This year I decided to host Thanksgiving for the very first time. I think we will end up having 6 to 7 people including my husband and I. I don’t know what came over me a few weeks ago that I felt the need to host this year. Now with Thanksgiving less than 2 weeks away I’m feeling a little overwhelmed. I don’t even have a menu planned. My biggest issue is that I don’t know how to cook a turkey and my guests have already requested one.
I did a little research online and I also noticed in my weekly circulars that my local supermarkets are selling Thanksgiving dinners. So here are my options:
ShopRite: Fully cooked holiday turkey dinner that serves 8 to 10 people for $49.99
Stop n Shop: Fully cooked turkey dinner that serves 6 to 8 people for $49.99 and it includes either an Apple or Pumpkin Pie.
Famous Dave’s: I love this place for their BBQ so when I saw they were offering turkey dinners I was intrigued. They offer 2 options. I can buy just the smoked turkey for $44.99 or I can buy the turkey feast for $109.99 that serves 8 to 10 people.
It’s very important to me that the food has flavor so based on my experience with these 3 establishments I have to say that Famous Dave’s food is definitely flavorful. I’ve bought rotisserie chicken from ShopRite and it was pretty bland. I’m not sure about Stop n Shop. They have decent desserts but I don’t know about the food. So right now, I’m leaning towards purchasing the smoked turkey from Famous Dave’s and making the side dishes myself. My friend already offered to bring the stuffing.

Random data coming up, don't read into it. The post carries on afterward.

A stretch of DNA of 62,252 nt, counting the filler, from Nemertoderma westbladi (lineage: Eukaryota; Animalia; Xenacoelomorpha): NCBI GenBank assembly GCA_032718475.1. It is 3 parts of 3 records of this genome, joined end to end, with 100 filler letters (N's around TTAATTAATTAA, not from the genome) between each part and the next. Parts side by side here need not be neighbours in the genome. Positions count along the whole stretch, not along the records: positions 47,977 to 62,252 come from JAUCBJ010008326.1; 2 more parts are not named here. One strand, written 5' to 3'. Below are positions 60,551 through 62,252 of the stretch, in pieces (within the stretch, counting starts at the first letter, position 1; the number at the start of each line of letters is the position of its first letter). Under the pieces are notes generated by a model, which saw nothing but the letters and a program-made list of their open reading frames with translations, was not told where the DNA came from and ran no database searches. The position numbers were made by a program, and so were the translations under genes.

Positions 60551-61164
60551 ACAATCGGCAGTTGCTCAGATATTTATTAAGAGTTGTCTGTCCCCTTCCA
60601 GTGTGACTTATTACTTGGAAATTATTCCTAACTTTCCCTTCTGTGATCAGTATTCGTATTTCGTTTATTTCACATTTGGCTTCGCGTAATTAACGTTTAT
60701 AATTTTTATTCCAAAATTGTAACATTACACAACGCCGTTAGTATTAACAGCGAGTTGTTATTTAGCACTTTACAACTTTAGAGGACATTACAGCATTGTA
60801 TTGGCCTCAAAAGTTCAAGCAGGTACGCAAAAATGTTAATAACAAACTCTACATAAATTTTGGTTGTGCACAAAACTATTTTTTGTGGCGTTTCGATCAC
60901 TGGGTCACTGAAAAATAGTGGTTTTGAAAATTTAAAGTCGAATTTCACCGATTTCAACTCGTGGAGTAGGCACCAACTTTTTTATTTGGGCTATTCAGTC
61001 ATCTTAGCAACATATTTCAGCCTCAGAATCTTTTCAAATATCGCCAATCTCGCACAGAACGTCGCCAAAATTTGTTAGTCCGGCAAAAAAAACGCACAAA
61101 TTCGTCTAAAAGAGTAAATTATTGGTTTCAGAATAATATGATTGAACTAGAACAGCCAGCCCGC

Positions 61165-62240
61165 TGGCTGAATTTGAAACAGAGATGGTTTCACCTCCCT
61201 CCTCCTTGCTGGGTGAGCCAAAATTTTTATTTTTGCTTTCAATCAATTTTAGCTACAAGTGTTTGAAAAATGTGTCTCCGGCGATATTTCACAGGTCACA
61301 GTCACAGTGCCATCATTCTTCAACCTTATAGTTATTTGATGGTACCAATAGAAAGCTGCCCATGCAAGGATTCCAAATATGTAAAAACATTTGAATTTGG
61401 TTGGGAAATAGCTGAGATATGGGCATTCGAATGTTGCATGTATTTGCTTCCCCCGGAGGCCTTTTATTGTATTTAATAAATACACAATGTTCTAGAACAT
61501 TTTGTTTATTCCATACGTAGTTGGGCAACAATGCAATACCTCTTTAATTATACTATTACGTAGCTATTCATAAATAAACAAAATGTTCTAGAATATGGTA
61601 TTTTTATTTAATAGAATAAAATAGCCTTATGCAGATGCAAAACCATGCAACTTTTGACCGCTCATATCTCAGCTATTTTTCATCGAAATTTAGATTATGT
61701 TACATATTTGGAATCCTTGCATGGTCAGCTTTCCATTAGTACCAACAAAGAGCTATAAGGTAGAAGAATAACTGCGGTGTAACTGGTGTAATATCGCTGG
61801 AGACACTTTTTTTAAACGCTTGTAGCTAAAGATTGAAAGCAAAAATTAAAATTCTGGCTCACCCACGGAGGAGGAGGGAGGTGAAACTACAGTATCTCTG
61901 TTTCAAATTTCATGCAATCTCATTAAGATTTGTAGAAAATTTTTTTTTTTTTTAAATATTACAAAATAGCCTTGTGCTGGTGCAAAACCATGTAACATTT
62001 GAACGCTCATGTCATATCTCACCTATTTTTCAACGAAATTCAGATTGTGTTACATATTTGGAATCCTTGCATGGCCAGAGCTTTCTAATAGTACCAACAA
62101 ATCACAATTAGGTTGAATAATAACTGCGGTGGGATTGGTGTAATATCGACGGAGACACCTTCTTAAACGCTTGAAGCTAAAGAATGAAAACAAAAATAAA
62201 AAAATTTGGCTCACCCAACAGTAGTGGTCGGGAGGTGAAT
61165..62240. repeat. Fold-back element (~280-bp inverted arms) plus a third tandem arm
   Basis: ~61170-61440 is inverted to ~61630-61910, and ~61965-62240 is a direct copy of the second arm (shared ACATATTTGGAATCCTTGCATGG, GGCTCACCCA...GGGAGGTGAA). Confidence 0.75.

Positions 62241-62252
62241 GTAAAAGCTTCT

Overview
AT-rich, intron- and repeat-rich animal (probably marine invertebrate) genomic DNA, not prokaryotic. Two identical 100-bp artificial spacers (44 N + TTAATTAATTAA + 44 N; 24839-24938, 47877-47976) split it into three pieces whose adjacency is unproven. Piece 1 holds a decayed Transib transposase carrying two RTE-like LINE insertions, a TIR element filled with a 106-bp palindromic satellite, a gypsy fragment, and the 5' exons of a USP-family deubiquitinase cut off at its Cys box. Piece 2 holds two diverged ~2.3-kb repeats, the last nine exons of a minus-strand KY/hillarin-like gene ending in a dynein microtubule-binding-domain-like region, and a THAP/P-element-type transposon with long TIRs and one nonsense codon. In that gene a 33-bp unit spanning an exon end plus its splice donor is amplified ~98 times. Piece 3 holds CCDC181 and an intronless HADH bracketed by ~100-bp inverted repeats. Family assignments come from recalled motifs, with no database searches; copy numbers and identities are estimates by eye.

My Cultural Traditions
For me there is also the cultural aspect to my dinner. I was born in Puerto Rico, which is a U.S. Territory and Commonwealth, so our Thanksgiving dinners are mixed in with traditional dishes from the island and the United States. For the most part, we cook the traditional turkey but the side dishes are different. Arroz con gandules (rice with pigeon peas) is a staple of the Puerto Rican cuisine and is included in all special holiday menus or events. Sometimes for Thanksgiving we also make pasteles (which is similar to a tamale but we make it with green bananas). I don’t plan on making those as it’s a lot of work and it’s eaten more for Christmas dinner. I think I’ll make amarillos which is fried sweet plantains (my husband’s favorite), potato salad, and a green salad. For dessert I do like to have pumpkin pie and the traditional dessert from Puerto Rico would be flan.
Another interesting tradition performed by those who reside in the island is making a roasted turkey referred to as Pavochon. This is done by roasting the turkey in the same style as roasting a suckling pig. Pavo means Turkey and Chon is short for Lechon (pig).
I still have to consult with my sister, who is the usual Thanksgiving host, to get some tips and help me plan my island Thanksgiving menu. Stay Tuned!